5. It’s Seen as a Safe Way to Rebel

The vape habit appeals to teenagers for a number of reasons:

  • They have fun buying and comparing different devices.
  • They can accessorize their devices to match their outfits.
  • The vape juices come in flavors that appeal to teenagers.
  • Vape brands often use names and packaging that recall childhood games, movies and snacks.
  • It’s a way to act rebellious without risking the real dangers of cigarettes, alcohol or drugs.

Using vapes gives teenagers a way to act out without the damage caused by other, more risky behaviors.

But is This the Whole Story?

As recently as September 2, 2019, there’s been one reported death due to vaping, and over 215 cases reported throughout 25 states in the U.S.

While doctors know some of the products that these young people had been using, they do not yet know what has caused the severe reactions.

Symptoms include:

  • difficulty breathing
  • chest pain
  • vomiting
  • fatigue

The most serious cases have experienced extensive lung damage. In some cases, the damage is expected to be permanent.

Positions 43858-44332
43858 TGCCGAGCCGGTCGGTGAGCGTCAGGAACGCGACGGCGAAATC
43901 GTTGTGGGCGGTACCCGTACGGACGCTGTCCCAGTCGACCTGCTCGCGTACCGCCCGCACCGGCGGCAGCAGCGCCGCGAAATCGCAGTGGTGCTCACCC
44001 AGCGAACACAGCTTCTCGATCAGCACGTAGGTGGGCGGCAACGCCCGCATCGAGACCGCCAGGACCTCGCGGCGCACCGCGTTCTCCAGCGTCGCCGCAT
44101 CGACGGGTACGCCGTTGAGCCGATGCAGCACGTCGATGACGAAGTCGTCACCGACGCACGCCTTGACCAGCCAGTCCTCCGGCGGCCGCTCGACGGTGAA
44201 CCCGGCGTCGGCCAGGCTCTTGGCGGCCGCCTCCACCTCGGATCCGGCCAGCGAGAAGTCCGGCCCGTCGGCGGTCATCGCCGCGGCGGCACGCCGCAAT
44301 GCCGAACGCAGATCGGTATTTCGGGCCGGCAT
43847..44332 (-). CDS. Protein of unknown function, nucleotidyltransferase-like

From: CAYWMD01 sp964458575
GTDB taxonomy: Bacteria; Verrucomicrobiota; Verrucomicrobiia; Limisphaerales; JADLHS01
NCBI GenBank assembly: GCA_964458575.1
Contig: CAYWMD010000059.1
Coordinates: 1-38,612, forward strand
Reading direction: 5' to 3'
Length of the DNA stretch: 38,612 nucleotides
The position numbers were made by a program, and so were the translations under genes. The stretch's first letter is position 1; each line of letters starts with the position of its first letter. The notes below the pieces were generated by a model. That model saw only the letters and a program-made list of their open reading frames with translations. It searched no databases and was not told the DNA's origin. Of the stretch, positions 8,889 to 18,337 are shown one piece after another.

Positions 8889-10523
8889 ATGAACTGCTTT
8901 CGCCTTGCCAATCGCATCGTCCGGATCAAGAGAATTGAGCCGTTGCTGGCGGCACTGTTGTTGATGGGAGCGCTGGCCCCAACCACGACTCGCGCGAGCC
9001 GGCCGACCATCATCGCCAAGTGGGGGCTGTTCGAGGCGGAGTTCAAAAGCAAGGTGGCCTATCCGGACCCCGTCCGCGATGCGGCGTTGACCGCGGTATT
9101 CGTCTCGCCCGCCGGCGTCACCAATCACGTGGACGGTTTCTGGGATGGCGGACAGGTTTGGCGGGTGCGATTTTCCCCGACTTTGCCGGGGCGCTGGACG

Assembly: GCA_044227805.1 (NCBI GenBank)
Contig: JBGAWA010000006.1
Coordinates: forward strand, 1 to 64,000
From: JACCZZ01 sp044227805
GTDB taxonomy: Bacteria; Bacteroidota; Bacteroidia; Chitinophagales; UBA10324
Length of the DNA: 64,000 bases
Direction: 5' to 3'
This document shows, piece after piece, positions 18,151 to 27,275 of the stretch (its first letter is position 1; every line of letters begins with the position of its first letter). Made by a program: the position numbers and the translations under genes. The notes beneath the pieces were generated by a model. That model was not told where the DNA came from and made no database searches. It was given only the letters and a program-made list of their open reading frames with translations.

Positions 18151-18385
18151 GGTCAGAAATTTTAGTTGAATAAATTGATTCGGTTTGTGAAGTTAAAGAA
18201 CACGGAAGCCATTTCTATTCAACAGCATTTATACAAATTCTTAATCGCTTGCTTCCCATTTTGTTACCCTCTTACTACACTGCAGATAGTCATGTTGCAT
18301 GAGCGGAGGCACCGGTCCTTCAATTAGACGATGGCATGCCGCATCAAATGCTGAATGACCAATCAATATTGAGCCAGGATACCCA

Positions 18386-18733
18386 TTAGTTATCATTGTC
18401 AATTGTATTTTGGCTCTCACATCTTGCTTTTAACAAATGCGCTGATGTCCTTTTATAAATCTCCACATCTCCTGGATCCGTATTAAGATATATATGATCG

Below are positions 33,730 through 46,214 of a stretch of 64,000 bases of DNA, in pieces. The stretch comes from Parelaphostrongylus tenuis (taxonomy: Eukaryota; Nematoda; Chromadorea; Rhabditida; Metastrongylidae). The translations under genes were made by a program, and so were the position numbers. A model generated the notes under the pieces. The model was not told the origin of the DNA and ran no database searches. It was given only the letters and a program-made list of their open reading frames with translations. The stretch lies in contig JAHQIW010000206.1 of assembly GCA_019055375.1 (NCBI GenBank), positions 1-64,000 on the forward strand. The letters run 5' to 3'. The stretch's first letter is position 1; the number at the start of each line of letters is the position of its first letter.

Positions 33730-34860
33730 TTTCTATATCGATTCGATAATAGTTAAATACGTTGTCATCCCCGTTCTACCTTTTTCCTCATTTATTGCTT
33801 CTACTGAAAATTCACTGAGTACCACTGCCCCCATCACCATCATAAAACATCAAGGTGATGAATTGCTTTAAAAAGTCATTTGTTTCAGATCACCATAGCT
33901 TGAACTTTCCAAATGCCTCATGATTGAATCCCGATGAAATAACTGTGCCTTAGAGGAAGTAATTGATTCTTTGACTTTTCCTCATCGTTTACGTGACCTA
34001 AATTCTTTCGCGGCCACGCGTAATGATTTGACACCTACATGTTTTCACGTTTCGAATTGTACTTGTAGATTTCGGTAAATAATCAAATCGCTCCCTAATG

There are two behaviors that are thought to be contributing to the problem:

  • refilling empty cartridges with homemade concoctions, including a variety of hazardous ingredients.
  • altering e-cigarette products

In this story, Kevin Burns, CEO of Juul Labs Inc., was quoted as saying, “Don’s Vape. Don’t use Juul. Don’t start using nicotine if you don’t have a pre-existing relationship with nicotine. Don’t use the product. You are not our target consumer.”

In addition to the growing cases of lung damage, there have also been 127 cases of seizures being attributed to the use of vaping. These cases are being investigated by the FDA.

There’s More Reason to be Wary

Remember the liquid solvents propylene glycol (which is derived from petroleum products) and vegetable glycerin, (which is extracted from soy, coconut, and palm oils) we mentioned earlier? There’s concern that heating these ingredients can cause problems too.

One example mentioned is a situation that came to light in 2002.